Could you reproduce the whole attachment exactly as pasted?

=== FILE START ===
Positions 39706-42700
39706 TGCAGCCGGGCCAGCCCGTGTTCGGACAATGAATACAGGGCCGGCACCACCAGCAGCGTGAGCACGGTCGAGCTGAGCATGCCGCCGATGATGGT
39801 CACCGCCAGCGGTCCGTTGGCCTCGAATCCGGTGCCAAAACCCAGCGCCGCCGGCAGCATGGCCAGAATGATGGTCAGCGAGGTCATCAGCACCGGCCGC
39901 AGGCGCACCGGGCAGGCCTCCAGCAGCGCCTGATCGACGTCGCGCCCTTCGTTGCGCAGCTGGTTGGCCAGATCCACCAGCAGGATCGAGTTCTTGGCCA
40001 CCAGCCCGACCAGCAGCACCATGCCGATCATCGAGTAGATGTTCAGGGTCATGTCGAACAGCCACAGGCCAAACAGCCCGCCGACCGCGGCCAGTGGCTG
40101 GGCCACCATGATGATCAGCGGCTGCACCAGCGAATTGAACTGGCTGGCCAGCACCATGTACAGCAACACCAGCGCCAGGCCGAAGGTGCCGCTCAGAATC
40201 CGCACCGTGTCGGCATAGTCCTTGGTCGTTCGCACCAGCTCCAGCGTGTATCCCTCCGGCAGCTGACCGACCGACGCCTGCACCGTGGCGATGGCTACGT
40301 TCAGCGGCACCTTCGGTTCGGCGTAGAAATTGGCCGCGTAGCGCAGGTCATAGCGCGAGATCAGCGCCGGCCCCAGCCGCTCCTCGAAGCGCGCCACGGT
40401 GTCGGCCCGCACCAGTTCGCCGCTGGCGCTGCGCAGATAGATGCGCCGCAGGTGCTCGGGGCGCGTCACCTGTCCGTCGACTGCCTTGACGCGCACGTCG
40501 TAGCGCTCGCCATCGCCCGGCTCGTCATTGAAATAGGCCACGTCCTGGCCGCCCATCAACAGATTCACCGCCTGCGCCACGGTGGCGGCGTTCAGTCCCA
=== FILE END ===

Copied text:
Positions 39706-42700
39706 TGCAGCCGGGCCAGCCCGTGTTCGGACAATGAATACAGGGCCGGCACCACCAGCAGCGTGAGCACGGTCGAGCTGAGCATGCCGCCGATGATGGT
39801 CACCGCCAGCGGTCCGTTGGCCTCGAATCCGGTGCCAAAACCCAGCGCCGCCGGCAGCATGGCCAGAATGATGGTCAGCGAGGTCATCAGCACCGGCCGC
39901 AGGCGCACCGGGCAGGCCTCCAGCAGCGCCTGATCGACGTCGCGCCCTTCGTTGCGCAGCTGGTTGGCCAGATCCACCAGCAGGATCGAGTTCTTGGCCA
40001 CCAGCCCGACCAGCAGCACCATGCCGATCATCGAGTAGATGTTCAGGGTCATGTCGAACAGCCACAGGCCAAACAGCCCGCCGACCGCGGCCAGTGGCTG
40101 GGCCACCATGATGATCAGCGGCTGCACCAGCGAATTGAACTGGCTGGCCAGCACCATGTACAGCAACACCAGCGCCAGGCCGAAGGTGCCGCTCAGAATC
40201 CGCACCGTGTCGGCATAGTCCTTGGTCGTTCGCACCAGCTCCAGCGTGTATCCCTCCGGCAGCTGACCGACCGACGCCTGCACCGTGGCGATGGCTACGT
40301 TCAGCGGCACCTTCGGTTCGGCGTAGAAATTGGCCGCGTAGCGCAGGTCATAGCGCGAGATCAGCGCCGGCCCCAGCCGCTCCTCGAAGCGCGCCACGGT
40401 GTCGGCCCGCACCAGTTCGCCGCTGGCGCTGCGCAGATAGATGCGCCGCAGGTGCTCGGGGCGCGTCACCTGTCCGTCGACTGCCTTGACGCGCACGTCG
40501 TAGCGCTCGCCATCGCCCGGCTCGTCATTGAAATAGGCCACGTCCTGGCCGCCCATCAACAGATTCACCGCCTGCGCCACGGTGGCGGCGTTCAGTCCCA